Saturday, September 15, 2012

Historical maps, their meaning and their uses

Last night's round table on the War of 1812 attracted an audience of 35, not bad for a rainy Friday night opposite a hockey game.  We had faculty, students and people from town, and they were interested enough to stick around right up to 10 pm.

One of the most interesting discussions concerned the role of Natives in the war and diplomacy of the time, and whether that role has been ignored or misrepresented, and still is.  One point at  issue was the map above, which was being used to display basic geography.  The priority of the maker was clearly to emphasize American expansion.  Notice how solid  the American states and territories look, and the lack of provincial boundaries in British territory.  Even  more remarkable is the absence of any Native settlements or territories.  This led one participant to state that the map was "false."

Yes and no, say I.  What practical meaning did the boundaries of the Mississippi Territory have in  1812?  Weren't the Creek Indian settlements attacked by Andrew Jackson a lot realer?  On the other hand the state boundaries established in the 1810s are real and practical today.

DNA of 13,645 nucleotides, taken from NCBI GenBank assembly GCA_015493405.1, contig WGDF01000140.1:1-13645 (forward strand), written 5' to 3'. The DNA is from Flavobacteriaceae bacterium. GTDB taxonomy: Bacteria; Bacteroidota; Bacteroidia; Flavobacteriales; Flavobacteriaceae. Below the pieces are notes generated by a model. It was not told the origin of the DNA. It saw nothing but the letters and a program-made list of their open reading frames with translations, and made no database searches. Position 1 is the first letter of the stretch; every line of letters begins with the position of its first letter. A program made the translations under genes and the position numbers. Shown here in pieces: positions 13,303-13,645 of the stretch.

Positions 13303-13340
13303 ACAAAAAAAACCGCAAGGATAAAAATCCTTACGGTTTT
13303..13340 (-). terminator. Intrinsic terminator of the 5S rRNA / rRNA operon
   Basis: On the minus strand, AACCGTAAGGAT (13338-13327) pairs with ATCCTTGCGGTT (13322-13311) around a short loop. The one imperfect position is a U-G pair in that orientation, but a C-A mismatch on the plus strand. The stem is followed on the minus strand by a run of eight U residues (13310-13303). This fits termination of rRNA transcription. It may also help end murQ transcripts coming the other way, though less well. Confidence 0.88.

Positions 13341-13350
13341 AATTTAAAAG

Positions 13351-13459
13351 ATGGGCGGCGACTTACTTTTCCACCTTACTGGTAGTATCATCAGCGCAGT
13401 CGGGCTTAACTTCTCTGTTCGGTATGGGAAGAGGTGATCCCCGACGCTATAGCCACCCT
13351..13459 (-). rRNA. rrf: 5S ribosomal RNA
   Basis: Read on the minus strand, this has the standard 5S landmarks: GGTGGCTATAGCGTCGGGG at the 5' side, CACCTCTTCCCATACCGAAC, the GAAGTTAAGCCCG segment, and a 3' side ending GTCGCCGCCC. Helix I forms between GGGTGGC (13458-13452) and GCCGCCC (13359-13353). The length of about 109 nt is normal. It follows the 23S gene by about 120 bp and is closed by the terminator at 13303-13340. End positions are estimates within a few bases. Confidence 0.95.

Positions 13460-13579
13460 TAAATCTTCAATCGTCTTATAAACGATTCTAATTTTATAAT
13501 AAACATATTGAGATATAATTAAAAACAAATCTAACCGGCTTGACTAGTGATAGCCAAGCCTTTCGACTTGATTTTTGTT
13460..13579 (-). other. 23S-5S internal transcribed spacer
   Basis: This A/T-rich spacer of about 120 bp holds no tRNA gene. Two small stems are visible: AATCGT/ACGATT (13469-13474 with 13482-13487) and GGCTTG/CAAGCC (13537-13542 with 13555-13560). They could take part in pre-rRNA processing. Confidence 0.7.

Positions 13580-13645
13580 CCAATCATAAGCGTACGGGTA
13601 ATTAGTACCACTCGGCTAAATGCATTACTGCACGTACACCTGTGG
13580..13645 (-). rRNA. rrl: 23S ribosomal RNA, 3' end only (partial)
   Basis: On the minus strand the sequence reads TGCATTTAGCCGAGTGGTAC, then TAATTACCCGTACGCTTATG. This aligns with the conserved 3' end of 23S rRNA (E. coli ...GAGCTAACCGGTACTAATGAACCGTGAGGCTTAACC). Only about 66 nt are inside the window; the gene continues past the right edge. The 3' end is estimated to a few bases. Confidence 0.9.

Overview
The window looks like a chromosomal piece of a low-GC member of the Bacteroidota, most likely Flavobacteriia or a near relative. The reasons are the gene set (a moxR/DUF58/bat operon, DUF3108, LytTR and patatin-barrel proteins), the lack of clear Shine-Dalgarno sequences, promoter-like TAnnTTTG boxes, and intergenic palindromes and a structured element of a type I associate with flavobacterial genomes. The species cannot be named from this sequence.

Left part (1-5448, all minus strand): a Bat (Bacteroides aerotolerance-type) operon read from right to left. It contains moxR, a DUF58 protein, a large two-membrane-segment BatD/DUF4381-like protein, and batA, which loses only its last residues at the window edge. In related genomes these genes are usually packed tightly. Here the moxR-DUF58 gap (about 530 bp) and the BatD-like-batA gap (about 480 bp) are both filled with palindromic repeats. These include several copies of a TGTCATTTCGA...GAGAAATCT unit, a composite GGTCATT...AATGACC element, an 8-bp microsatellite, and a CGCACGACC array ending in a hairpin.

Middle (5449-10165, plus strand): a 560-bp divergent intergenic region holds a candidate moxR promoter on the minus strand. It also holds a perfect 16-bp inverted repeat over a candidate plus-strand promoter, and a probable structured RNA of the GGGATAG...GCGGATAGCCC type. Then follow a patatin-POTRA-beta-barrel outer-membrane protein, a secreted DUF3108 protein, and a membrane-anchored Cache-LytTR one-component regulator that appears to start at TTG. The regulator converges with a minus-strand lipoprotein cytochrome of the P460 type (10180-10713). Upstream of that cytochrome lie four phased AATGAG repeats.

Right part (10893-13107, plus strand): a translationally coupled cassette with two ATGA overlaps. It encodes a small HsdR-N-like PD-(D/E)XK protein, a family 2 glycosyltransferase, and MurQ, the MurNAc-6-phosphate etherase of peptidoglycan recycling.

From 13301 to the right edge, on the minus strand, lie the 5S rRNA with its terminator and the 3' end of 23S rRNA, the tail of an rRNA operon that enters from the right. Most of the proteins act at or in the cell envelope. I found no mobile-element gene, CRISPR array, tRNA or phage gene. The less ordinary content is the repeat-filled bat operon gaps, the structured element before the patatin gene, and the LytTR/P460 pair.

This  returns me to a point I made to my Crusade and Jihad students in our first class meeting, when I was showing them various maps depicting Christian and Muslim expansion in late antiquity and the early Middle Ages.  The maps "lied" (= "were false"), I said.

It is more accurate to say that ANY map, historical or otherwise, is very much an oversimplification for analytical or propagandistic purposes.

Thus I say that the appropriate response of a historian to a historical map is not to draw a quick conclusion but to ask more questions.

Which is pretty much what we  were doing with this map last night.

1 comment:

  1. Maps in general show different manners of thought between people and cultures. A map can be true for one culture and false for another even if those cultures exist simultaneously within the mapped area. The map illustrated here shows a long history of Western thought about property, ownership, and territorial expansion of certain regimes. Native Americans navigated the same territory with fluency, but thought about it in an entirely different way, one not based on empire but instead on usage and custom. Each of these approaches was sophisticated. One was clearly much more powerful. I suspect that the argument that a map presents a false view may be more an argument against English Common Law and its concept of property.